Policy Sentry's flagship feature is that it can create IAM policies based on resource ARNs and access levels. Our CRUD functionality takes the opinionated approach that IAC developers shouldn't have to understand the complexities of AWS IAM - we should abstract the complexity for them. In fact, developers should just be able to say...

  • "I need Read/Write/List access to arn:aws:s3:::example-org-sbx-vmimport"
  • "I need Permissions Management access to arn:aws:secretsmanager:us-east-1:123456789012:secret:mysecret"
  • "I need Tagging access to arn:aws:ssm:us-east-1:123456789012:parameter/test"

...and our automation should create policies that correspond to those access levels.

How do we accomplish this? Well, Policy Sentry leverages the AWS documentation on Actions, Resources, and Condition Keys documentation to look up the actions, access levels, and resource types, and generates policies according to the ARNs and access levels. Consider the table snippet below:

Actions Access Level Resource Types
ssm:GetParameter Read parameter
ssm:DescribeParameters List parameter
ssm:PutParameter Write parameter
secretsmanager:PutResourcePolicy Permissions management secret
secretsmanager:TagResource Tagging secret

Policy Sentry aggregates all of that documentation into a single database and uses that database to generate policies according to actions, resources, and access levels.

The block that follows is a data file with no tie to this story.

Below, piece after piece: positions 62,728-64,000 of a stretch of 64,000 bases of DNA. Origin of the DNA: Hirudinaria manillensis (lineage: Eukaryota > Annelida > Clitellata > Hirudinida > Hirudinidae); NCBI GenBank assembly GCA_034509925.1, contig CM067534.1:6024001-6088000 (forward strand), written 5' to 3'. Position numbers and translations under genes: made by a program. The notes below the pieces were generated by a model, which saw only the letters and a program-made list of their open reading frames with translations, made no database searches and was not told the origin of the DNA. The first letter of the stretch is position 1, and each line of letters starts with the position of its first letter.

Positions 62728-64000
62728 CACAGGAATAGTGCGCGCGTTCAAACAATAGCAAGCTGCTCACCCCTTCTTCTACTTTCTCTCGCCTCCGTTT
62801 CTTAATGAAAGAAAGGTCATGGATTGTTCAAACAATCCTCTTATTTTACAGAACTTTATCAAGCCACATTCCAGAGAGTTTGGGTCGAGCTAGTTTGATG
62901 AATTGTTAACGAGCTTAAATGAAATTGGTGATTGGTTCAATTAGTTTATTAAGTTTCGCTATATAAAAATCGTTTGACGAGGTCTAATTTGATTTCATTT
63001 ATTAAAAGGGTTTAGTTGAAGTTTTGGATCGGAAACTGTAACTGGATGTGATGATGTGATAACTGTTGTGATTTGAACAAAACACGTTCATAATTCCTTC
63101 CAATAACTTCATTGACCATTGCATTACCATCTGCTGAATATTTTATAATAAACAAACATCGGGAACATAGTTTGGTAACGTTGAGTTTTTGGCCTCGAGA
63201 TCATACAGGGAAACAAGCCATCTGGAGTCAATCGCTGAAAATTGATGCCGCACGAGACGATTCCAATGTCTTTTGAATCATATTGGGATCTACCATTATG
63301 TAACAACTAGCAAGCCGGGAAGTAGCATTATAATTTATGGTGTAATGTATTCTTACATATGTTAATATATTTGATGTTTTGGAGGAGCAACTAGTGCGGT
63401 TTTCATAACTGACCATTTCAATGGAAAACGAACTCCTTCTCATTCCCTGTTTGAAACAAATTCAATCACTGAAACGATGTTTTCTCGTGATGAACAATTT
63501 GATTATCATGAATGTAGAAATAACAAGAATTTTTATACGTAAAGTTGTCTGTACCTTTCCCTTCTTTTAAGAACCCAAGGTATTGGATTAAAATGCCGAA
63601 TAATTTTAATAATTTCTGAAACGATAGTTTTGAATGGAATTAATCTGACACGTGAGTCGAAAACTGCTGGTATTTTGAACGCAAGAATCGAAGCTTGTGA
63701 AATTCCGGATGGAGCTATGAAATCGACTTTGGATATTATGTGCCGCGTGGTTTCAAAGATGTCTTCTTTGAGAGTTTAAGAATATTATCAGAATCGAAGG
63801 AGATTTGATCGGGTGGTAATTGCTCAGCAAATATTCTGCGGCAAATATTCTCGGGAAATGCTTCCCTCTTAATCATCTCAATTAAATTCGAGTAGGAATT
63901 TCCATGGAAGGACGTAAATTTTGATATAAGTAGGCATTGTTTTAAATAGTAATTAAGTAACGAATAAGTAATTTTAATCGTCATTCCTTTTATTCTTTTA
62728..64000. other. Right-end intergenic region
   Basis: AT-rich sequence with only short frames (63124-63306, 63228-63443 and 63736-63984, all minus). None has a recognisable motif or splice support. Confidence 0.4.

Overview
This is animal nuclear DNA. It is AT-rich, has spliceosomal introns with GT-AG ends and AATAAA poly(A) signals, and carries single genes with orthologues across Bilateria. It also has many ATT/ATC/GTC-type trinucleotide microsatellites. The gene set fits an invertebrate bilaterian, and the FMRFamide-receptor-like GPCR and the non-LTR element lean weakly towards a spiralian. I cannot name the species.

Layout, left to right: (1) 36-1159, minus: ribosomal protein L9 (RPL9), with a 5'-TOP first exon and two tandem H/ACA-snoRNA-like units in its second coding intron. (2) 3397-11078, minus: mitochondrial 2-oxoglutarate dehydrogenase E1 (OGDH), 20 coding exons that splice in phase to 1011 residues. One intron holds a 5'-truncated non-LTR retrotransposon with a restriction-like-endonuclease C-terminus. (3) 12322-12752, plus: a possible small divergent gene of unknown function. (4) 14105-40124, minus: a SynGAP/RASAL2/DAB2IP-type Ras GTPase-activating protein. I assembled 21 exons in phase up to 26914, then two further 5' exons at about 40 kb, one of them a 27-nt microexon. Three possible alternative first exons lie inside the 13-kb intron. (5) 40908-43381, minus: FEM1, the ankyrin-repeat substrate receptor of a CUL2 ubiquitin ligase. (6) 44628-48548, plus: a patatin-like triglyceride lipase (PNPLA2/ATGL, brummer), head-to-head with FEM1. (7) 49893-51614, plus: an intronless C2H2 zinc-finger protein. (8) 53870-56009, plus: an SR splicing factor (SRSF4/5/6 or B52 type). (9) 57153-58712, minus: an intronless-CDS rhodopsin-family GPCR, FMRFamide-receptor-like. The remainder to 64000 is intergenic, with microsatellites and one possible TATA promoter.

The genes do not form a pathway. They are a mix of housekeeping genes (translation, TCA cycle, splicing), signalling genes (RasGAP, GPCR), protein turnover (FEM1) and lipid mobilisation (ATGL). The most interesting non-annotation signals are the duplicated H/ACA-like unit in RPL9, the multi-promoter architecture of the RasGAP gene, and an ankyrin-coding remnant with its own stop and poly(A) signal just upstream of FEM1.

Package managers

  • Homebrew
brew tap salesforce/policy_sentry
brew install policy_sentry
  • Pip
pip3 install --user policy_sentry

Shell completion

To enable Bash completion, put this in your .bashrc:

eval "$(_POLICY_SENTRY_COMPLETE=source policy_sentry)"

To enable ZSH completion, put this in your .zshrc:

eval "$(_POLICY_SENTRY_COMPLETE=source_zsh policy_sentry)"

Step 1: Create the Template

  • To generate a policy according to resources and access levels, start by creating a template with this command so you can just fill out the ARNs:
policy_sentry create-template --output-file crud.yml --template-type crud
  • It will generate a file like this:
mode: crud
name: ''
# Specify resource ARNs
- ''
- ''
- ''
- ''
- ''
# Actions that do not support resource constraints
  single-actions: # standalone actions
  - ''
  # Service-wide - like 's3' or 'ec2'
  - ''
  - ''
  - ''
  - ''
  - ''
# Skip resource constraint requirements by listing actions here.
- ''
# Exclude actions from the output by specifying them here. Accepts wildcards, like kms:Delete*
- ''
# If this policy needs to include an AssumeRole action
    - ''
    - ''
    - ''

Step 2: Copy/paste ARNs